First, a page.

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My proudest moment as a marketer (hint- it’s not when I sold something)

Content marketing has replaced social media as the season’s most overused marketing buzzword.  But at its origin, content marketing wasn’t just an excuse for marketers to put their recycled PowerPoint presentations on Slideshare in the name of engagement, it was a genuine pursuit to provide people with information, and more often, entertainment, they wanted.

One of the best known examples of content marketing is the Guinness Book of World Records. The best selling copyrighted book of all time (how meta is that!), started as a way to  settle bets about the strongest, the fastest and the worlds-tallest-man-guiness-book-of-world-recordsbiggest…whatever… in the pub. And hey, if a few more Guinness’s were sold in the process, great!  The key point to remember is that the book sold more beer (and ultimately became as famous as its hoppy-namesake) because it was truly awesome, and weird, and irreverent.  In short, it was different.

It was against this historical backdrop that I set out to create a program of my own in 2010. There was this new thing called “the cloud” and everyone was trying to sell a ton of it including the company I worked for the time- Rackspace. Although a clear number two in the industry, Rackspace lagged far behind Amazon Web Services in terms of number of public cloud customers, and general market awareness.  Marketing to the rescue!

Rather than producing whitepapers, or heaven forbid infographics, about why the Rackspace Cloud was the best choice for this or that use case (or some other douchy content strategy that marketers sometimes use), me and my good friend and collaborator Ben Kepes decided to take a different approach: actually educate IT professionals who had spent the last 30 years learning the client-server model of computing about this new thing called the cloud.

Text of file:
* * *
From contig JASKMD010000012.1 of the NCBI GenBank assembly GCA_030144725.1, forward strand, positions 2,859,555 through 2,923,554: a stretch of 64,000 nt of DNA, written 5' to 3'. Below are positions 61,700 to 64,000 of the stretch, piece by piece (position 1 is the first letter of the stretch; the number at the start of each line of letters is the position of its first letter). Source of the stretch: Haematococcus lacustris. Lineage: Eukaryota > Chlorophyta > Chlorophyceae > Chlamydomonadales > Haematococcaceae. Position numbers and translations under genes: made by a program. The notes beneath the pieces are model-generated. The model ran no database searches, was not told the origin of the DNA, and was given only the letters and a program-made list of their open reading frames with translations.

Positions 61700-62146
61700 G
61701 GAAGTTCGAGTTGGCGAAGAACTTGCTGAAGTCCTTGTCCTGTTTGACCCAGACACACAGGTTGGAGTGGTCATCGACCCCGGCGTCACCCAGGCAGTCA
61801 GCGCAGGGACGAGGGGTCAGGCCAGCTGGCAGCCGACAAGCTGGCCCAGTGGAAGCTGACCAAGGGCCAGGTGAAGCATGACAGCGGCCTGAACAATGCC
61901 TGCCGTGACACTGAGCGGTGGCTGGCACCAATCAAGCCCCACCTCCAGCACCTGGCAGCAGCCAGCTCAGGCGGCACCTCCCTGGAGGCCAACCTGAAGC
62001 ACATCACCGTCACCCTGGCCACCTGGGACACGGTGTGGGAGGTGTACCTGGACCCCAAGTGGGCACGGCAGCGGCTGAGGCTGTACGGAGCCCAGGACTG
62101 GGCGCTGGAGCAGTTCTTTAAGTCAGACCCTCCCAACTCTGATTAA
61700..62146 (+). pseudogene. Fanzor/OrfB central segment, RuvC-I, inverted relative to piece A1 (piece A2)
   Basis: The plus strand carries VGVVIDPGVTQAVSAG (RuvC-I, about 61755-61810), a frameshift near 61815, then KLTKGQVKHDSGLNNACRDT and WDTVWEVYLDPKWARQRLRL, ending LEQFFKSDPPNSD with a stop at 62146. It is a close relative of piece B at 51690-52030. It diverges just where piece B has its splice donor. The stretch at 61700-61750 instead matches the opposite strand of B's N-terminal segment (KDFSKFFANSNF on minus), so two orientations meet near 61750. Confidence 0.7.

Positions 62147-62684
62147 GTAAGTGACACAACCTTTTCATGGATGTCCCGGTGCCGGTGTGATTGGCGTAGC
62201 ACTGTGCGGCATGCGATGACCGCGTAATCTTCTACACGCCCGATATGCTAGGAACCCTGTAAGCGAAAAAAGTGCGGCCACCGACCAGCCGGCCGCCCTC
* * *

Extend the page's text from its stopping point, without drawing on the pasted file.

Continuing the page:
We ended up calling this program CloudU– get it?- , and created a certificate that IT professionals could earn to demonstrate their command of this new technology paradigm.  Throughout the course, we always kept it vendor neutral, including case studies of customers building apps on top of Rackspace competitors , and talked about things that sometimes didn’t make Rackspace look good.  We did all this because is was the right thing to do…and admittedly we thought we could probably sell some more beer in the process.

In the end, our CloudU course ended up getting hundreds of thousands of downloads, it got me noticed by executives internally at my job (yay me!) and it got Ben a lot more exposure in his gig as an industry expert and commentator.

cloudu-logoBut my proudest moment came later when Rackspace needed to train over 3000 worldwide employees on cloud computing in less than 6 months.  Long story short, Rackspace made all its money, the money that let it become a player in the new cloud world, in the old dedicated server market.  That meant that it had thousands of employees, all trained (and incentivized) to understand the benefits of doing things the old way.  Luckily, seeing how Blockbuster the once-hot video rental chain had failed to adapt to the online video market, Rackspace was determined not to let its previous success jeopardize its brighter future.  So to train 3000 employees, it used CloudU.  The “marketing” program that Ben and I created was used to train all of Rackspace on this thing called the cloud.  That blows my mind.  I still see new employees reading our case studies. And I’ve never been prouder.

So marketers, here’s my question for you.  Is the content that you are producing bigger than your monthly lead or revenue quota? Will people other than you be better off because of it?  Or are you just taking the same old sales pitches you used to send out in an email and posting it to your Facebook account.  You’ll know the answer. And I hope you’ll know whether its the right one.

Michael